Black holes. They’re an astronomical phenomenon that sucks in all available light with no escape. So what if you could create a photo backdrop that could mimic that kind of light absorption without reflecting? A photographer recently used an ultra-black fabric to make the darkest photo backdrop in the world.
In the 5-minute video above, French photographer Mathieu Stern shares his recent experiments with Musou Black KIWAMI fabric by KoPro, which is able to absorb over 99.905% of available light. This means it literally no perceptible reflection at all, even in bright ambient sunlight.
KoPro also has black paint that is 94%-98% light absorption, so this cloth represents KoPro’s efforts to eliminate light reflection completely.
Stern tested two different versions of the backdrop cloth, one with a full spectrum infrared camera, and one with a regular camera capable of capturing available light. Both the IR Flock Sheet and the Available Light Backdrop were able to resist even bright, ambient sunlight, and maintain a completely black background, even in the IR spectrum.
The normal visible light black fabric will reflect red light to an IR camera, creating a red background. But since the IR Flock Sheet absorbs nearly all of the red light in the IR spectrum, it remains as black as the human eye can see, even in IR.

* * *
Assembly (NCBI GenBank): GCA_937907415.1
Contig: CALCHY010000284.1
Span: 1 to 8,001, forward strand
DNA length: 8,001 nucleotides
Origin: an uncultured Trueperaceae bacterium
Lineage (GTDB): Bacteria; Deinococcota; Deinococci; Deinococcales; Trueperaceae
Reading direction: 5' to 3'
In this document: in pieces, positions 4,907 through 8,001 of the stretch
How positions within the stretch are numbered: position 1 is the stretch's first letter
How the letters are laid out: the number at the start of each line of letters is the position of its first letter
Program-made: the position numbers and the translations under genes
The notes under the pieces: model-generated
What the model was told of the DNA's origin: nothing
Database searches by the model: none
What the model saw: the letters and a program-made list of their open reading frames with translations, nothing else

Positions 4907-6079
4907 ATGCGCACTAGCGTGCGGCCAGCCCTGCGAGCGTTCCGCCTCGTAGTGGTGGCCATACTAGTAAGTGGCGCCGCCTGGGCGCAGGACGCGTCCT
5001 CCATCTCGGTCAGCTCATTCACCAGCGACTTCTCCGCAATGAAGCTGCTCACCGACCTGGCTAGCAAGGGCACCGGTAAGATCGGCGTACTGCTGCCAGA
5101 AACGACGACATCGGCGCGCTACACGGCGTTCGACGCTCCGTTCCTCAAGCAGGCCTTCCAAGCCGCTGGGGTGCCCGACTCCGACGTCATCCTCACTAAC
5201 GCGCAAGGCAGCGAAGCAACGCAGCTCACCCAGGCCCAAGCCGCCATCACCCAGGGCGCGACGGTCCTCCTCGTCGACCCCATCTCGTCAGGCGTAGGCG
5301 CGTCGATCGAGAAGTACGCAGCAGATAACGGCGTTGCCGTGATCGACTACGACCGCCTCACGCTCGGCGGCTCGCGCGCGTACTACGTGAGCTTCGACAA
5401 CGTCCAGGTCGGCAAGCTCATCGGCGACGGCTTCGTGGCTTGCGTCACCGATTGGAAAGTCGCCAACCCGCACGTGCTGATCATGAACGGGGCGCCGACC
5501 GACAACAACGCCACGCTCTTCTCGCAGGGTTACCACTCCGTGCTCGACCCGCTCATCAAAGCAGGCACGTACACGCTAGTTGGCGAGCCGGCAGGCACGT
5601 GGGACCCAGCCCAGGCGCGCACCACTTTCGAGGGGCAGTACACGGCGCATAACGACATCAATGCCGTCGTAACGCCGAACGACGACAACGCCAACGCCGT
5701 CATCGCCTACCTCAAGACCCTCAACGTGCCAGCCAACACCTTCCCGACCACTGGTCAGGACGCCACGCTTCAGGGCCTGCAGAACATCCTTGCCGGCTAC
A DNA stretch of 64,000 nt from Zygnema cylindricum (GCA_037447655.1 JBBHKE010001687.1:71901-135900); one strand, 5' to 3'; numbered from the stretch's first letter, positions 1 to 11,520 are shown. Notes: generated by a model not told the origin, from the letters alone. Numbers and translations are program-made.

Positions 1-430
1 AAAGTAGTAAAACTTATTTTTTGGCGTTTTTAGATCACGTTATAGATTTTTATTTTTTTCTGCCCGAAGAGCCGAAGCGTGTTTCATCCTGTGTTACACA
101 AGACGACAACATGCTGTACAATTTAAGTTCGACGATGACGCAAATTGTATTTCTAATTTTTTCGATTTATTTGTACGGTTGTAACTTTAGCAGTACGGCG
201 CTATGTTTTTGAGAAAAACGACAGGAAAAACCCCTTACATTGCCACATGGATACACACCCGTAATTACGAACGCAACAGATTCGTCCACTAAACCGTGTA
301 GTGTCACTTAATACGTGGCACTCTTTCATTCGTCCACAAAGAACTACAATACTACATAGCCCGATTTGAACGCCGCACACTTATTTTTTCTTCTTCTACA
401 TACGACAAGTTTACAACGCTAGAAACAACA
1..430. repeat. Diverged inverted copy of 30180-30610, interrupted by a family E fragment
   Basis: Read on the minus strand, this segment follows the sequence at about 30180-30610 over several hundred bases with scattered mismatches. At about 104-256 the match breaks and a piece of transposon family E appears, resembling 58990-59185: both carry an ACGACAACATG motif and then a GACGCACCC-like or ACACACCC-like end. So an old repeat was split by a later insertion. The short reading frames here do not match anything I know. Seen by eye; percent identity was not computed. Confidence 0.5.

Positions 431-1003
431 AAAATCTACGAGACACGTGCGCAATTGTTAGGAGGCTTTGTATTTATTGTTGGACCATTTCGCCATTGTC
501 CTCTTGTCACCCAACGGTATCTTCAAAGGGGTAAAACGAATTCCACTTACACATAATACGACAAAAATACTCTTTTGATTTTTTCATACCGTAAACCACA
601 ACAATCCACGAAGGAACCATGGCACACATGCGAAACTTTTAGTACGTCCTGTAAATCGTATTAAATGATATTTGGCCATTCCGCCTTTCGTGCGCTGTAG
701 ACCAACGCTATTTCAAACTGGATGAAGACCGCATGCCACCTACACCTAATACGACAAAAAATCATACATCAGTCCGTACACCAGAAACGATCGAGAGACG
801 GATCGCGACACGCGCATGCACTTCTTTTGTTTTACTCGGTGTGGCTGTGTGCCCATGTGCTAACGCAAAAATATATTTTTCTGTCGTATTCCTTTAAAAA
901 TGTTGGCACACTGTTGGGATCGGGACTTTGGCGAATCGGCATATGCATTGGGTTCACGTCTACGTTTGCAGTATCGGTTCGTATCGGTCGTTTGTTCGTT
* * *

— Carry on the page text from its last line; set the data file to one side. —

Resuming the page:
Stern was able to take images of plants with the IR camera, and isolate them with the black backdrop and the results are stunning, with no Photoshop trickery needed. But Stern said while the IR Flock Sheet is impressive, the Muso Black Available Light Black Fabric is simply amazing.
Even when shooting a picture using a flash, the black background reflects no visible light, not even the hotspot that usually appears on a flash illuminated image.
“At f/2, it’s like the object is floating in a black void,” Stern said.
Pushing it even further, Stern set his lens at f/0.95, and running up the ISO in steady increments, Stern found that it wasn’t until his camera reached an ISO of 51200 before the Musou Black backdrop started to show some light fade, though it could be argued that’s from the surrounding light coming into the camera and not any reflection.
“This new material is mind-blowing,” concludes Stern, “and changes the way we can light a subject for video or a photo shoot.”
The Musou Black KIWAMI is on backorder due to its popularity, but it sells for about $62 (¥8,000) plus shipping for a 0.9x1m swath through KoPro’s website.